Brendan Bowler Wins Hubble Fellowship
6 April 2016
by Rebecca Johnson
Astronomer Brendan Bowler of The University of Texas at Austin has been awarded a competitive Hubble Fellowship from NASA and the Space Telescope Science Institute (STScI), science center for the Hubble Space Telescope.
“I congratulate Brendan Bowler on winning one of the most prestigious fellowships in astronomy to continue his work at McDonald Observatory," said Taft Armandroff, the observatory’s director.
Hubble Fellows conduct research related to the mission of NASA’s Cosmic Origins Program, which aims to examine the origins of galaxies, stars, and planetary systems, and the evolution of these structures with cosmic time. Bowler studies various aspects of planetary systems.
“I like to boil it down to studying the origin, the atmospheres, and the architectures of giant planets orbiting other stars,” Bowler said. His three-year Hubble fellowship, which he will undertake at UT Austin, will fund his project “Probing the Origins of Giant Planets on Wide Orbits.” He will be looking at massive, Jupiter-sized planets that orbit their stars many times farther away than Jupiter does the Sun.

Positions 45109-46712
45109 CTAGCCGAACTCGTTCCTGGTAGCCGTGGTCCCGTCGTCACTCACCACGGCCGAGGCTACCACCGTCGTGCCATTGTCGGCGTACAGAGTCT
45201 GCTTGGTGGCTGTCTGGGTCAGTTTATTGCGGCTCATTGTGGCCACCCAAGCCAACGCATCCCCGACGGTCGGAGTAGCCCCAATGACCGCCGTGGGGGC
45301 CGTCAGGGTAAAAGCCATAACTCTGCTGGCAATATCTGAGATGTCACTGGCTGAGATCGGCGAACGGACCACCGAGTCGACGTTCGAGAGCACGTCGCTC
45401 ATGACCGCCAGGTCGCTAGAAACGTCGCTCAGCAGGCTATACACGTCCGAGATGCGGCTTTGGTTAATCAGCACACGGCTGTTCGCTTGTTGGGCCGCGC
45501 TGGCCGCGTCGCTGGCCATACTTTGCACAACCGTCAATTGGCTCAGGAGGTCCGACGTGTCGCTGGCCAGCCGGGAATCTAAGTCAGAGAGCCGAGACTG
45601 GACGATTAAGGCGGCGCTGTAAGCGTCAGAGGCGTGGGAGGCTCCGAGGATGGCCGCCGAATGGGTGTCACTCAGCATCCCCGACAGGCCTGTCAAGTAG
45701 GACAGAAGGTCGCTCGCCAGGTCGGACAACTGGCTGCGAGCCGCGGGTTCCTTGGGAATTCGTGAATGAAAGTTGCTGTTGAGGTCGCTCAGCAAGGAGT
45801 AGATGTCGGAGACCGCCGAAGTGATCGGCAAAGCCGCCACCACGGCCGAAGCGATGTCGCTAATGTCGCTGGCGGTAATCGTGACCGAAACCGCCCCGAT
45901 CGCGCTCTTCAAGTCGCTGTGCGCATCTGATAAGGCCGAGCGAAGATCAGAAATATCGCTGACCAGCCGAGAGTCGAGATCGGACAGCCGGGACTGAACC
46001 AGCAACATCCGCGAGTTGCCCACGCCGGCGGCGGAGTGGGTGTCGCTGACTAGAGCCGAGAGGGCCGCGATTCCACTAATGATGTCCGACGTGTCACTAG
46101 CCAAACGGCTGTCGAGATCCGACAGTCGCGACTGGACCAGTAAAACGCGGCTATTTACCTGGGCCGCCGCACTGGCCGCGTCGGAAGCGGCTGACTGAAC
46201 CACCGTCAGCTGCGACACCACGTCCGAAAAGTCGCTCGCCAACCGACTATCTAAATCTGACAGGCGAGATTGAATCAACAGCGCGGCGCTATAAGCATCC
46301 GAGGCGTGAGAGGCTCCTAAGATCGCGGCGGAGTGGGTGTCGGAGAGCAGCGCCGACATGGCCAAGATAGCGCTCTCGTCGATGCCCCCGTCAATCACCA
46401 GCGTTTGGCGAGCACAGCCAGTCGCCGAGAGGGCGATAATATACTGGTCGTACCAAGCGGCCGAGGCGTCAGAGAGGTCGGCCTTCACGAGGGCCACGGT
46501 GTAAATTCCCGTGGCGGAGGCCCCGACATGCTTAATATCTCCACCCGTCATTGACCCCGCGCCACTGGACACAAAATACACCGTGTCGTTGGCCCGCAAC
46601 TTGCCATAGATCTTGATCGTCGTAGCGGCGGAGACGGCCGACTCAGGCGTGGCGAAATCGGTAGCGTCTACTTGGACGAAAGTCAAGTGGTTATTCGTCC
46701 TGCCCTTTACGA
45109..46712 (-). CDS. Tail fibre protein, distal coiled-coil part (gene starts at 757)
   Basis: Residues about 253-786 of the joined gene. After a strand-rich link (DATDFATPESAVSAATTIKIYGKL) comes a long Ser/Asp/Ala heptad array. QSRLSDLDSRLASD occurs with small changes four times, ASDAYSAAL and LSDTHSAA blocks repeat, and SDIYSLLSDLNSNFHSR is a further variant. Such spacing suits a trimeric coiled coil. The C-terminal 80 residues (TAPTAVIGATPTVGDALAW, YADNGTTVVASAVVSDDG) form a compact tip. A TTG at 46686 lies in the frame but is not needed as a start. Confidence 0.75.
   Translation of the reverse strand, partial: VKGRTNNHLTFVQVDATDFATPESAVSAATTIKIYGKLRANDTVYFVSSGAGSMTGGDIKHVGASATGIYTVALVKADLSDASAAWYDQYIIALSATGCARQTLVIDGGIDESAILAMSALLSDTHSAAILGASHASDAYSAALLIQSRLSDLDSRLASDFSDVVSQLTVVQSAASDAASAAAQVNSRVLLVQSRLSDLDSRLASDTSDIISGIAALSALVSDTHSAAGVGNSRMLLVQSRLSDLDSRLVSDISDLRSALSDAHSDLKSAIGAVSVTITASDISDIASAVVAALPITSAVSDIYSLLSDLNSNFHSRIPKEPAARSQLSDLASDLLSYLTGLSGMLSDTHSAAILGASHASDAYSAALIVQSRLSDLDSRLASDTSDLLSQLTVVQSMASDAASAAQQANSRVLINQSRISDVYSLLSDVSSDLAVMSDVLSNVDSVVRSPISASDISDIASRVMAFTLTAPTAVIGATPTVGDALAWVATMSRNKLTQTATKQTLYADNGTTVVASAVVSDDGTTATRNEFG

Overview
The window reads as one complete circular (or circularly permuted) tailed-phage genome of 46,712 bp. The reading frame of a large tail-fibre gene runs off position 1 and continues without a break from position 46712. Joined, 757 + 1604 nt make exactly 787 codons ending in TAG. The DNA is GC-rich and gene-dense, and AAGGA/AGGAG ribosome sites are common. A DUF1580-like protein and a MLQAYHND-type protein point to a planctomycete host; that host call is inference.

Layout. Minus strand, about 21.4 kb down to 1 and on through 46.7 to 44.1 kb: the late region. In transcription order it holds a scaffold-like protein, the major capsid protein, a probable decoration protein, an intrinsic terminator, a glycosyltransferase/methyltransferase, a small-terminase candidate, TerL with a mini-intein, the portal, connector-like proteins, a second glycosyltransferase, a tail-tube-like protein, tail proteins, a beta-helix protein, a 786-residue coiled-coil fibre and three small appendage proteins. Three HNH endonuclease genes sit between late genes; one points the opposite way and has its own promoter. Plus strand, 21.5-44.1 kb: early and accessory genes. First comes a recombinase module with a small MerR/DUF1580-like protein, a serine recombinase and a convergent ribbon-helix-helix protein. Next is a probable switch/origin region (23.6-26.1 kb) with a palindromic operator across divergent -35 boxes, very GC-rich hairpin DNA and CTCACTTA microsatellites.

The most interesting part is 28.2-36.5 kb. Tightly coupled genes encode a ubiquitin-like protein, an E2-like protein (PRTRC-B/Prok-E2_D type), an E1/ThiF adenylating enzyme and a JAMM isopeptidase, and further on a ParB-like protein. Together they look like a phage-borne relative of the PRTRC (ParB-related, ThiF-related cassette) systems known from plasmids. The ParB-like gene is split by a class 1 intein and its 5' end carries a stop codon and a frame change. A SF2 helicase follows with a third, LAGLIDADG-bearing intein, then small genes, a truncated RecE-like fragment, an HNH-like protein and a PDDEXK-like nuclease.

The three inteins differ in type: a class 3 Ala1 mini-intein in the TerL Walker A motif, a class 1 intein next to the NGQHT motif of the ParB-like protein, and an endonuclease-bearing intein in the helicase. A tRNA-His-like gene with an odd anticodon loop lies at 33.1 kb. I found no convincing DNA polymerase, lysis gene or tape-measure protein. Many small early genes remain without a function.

“How did they form, and how did they arrive there?” he asks. For this work, he will use many different tools, including the 2.7-meter Harlan J. Smith Telescope at McDonald Observatory with its IGRINS instrument, and later, the Hobby-Eberly Telescope at McDonald.
"Hubble Fellows are the future leaders of our field, and these prestigious fellowships give them a wonderful opportunity to grow professionally and establish their credentials,” said STScI director Ken Sembach. “This impressive class of Fellows will surely make major contributions to astronomical research for years to come. Congratulations to all of them."
Bowler received his Ph.D. in astronomy from The University of Hawaii, followed by a postdoctoral fellowship at Caltech. For the past year, he has held a W.J. McDonald Prize Postdoctoral Fellowship with McDonald Observatory.